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Session 3 - SIRTF.
Display session, Monday, January 13
SIRTF - The Space Infrared Telescope Facility - will be a cryogenically-cooled observatory for infrared astronomy from space. It will move beyond its illustrious predecessors - IRAS, COBE, and ISO - by using large format infrared arrays for both imaging and spectroscopy. SIRTF's instruments will provide imaging from 3.5 to 160um, spectroscopy from 5-40um, and the ability to measure spectral energy distributions from 5-100um. A novel warm-launch architecture enabled by a heliocentric orbit will allow SIRTF to carry an 85-cm diameter telescope and achieve a 2.5-yr cryogenic lifetime with a total mass much less than that of previous cryogenic missions. SIRTF will both complete NASA's family of Great Observatories and serve as a critical technical and scientific precursor to NASA's Origins program. Seventy- five-to-80% of the observing time on SIRTF will be available to the general scientific community.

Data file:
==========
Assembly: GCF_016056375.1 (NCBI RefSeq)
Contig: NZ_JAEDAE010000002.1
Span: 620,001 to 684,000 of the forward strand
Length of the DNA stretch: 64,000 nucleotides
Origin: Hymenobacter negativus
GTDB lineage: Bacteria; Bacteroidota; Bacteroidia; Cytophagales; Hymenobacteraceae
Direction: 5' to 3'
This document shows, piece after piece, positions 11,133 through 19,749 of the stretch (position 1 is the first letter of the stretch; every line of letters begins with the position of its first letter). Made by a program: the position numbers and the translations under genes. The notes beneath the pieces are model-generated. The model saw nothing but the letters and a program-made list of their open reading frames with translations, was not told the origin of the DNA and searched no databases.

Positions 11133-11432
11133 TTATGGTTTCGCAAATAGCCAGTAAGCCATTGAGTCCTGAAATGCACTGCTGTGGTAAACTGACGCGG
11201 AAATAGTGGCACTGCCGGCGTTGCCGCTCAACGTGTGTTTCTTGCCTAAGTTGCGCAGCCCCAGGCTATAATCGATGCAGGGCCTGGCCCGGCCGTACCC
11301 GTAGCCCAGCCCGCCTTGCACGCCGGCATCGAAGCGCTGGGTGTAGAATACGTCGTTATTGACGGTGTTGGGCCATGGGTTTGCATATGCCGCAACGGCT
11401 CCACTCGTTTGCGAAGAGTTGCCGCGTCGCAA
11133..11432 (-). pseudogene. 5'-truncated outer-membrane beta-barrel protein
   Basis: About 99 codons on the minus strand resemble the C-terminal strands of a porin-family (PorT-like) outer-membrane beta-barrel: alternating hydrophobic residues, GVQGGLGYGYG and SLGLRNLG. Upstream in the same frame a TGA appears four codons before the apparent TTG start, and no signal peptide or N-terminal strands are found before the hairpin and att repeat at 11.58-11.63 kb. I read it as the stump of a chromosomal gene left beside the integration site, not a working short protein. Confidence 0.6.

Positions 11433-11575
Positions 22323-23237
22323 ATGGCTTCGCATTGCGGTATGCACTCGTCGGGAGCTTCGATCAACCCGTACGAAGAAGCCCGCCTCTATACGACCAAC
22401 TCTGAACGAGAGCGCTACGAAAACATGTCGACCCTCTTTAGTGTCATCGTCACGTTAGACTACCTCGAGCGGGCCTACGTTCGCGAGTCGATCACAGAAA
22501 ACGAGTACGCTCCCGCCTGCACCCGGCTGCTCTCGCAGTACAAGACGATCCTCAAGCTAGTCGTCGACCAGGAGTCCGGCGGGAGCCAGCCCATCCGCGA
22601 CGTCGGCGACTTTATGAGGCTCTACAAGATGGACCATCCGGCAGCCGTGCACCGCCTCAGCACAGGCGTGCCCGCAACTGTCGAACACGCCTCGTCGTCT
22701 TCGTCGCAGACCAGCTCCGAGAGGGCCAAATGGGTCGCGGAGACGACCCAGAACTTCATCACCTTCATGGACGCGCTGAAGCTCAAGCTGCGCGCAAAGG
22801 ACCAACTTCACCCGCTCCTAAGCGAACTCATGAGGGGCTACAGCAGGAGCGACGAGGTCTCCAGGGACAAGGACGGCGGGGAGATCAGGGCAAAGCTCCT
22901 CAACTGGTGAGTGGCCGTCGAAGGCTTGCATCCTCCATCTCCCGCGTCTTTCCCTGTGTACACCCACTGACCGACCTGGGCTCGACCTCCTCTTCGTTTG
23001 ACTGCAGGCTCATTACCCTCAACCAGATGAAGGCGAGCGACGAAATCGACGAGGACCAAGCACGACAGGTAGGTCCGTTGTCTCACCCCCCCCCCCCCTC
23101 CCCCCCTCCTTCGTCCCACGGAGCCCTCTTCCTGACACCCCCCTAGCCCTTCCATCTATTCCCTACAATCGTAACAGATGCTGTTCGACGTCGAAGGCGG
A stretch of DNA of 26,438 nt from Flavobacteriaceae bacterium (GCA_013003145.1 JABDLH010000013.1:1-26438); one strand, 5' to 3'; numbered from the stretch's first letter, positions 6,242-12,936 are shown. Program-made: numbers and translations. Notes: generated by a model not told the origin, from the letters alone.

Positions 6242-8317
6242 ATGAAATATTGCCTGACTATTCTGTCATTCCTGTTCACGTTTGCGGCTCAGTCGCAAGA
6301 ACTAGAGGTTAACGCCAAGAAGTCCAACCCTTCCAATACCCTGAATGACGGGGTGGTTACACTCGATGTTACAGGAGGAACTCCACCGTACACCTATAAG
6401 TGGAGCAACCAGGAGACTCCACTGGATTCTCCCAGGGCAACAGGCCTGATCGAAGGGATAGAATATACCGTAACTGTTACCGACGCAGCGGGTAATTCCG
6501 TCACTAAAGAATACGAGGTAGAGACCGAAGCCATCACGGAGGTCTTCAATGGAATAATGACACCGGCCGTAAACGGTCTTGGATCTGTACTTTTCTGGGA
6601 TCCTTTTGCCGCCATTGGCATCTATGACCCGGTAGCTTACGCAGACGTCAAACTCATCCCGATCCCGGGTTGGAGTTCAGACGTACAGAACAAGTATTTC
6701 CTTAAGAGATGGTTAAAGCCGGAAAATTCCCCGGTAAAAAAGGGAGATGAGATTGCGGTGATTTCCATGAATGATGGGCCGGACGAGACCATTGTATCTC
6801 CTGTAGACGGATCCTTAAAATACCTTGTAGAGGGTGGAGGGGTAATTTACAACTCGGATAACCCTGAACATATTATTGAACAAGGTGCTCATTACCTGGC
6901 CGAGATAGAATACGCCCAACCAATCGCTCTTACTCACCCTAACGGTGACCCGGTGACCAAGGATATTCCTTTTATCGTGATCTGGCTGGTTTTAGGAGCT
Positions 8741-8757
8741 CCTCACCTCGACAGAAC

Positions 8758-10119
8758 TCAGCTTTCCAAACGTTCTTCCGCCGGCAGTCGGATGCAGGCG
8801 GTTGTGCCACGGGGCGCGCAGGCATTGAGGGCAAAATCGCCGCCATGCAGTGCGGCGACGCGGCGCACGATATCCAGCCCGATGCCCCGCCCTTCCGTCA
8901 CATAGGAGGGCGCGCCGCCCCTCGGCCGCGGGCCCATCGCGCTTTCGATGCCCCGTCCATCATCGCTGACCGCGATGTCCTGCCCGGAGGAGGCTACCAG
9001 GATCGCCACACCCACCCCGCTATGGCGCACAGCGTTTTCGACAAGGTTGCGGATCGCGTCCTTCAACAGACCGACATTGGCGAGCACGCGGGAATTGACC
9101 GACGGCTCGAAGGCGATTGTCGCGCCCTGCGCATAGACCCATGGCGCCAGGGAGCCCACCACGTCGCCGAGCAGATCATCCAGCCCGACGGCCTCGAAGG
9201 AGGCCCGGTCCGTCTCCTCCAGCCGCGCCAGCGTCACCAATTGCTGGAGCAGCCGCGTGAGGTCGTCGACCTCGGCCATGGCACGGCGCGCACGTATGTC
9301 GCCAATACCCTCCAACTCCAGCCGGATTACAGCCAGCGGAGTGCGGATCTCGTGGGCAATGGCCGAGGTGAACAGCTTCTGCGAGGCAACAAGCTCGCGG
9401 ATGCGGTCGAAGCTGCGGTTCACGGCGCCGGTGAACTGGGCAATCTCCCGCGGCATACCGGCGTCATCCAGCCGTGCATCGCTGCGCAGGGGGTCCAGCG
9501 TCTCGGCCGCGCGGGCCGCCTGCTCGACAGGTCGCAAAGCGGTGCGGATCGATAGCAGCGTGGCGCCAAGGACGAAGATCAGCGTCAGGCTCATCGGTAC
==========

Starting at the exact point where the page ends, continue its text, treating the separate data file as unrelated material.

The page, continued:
The SIRTF schedule calls for completion of system definition in 1997 and start of final design and fabrication in 1998, leading to launch in 2002. A number of recent events support this schedule, including: Approval of the SIRTF Phase B funding in the 1997 NASA budget; the selection of Lockheed-Martin and Ball Aerospace as our industrial partners for the SIRTF development; the designation of IPAC as the SIRTF Science Operations Center; the demonstration of a working prototype of one of SIRTF's cross-dispersed spectrograph modules; the successful cryogenic testing of a candidate primary mirror for SIRTF.
The series of papers to be presented at this AAS session will summarize the technical status of SIRTF and highlight the plans for usage of SIRTF by the general community. This initial paper prsents a broad overview of SIRTF's recent progress and sets the stage for the detailed discussions included in the companion posters.
This work carried out in part at the Jet Propulsion Laboratory, California Institute of Technology, under contract with the National Aeronautics and Space Administration.
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